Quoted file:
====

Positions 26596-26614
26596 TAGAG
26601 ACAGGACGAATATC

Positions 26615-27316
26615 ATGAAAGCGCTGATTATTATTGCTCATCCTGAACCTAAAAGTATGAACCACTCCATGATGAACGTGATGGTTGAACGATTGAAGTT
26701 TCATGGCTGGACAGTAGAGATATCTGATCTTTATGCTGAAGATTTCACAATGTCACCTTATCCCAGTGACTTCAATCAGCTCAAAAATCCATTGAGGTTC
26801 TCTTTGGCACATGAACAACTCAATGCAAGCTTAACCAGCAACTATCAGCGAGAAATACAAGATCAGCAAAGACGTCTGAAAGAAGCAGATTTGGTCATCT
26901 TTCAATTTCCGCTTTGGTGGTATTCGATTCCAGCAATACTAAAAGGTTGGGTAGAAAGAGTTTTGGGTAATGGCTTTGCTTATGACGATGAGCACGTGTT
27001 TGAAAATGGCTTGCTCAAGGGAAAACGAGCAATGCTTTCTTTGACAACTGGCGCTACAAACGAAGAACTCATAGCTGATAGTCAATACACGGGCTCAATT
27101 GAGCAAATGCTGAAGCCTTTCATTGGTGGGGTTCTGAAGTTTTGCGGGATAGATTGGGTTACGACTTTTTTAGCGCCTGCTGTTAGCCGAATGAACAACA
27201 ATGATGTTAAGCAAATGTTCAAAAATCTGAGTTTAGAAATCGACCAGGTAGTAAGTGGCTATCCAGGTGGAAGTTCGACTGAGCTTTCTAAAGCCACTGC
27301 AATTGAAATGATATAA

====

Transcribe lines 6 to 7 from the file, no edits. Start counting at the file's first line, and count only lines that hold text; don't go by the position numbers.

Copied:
26701 TCATGGCTGGACAGTAGAGATATCTGATCTTTATGCTGAAGATTTCACAATGTCACCTTATCCCAGTGACTTCAATCAGCTCAAAAATCCATTGAGGTTC
26801 TCTTTGGCACATGAACAACTCAATGCAAGCTTAACCAGCAACTATCAGCGAGAAATACAAGATCAGCAAAGACGTCTGAAAGAAGCAGATTTGGTCATCT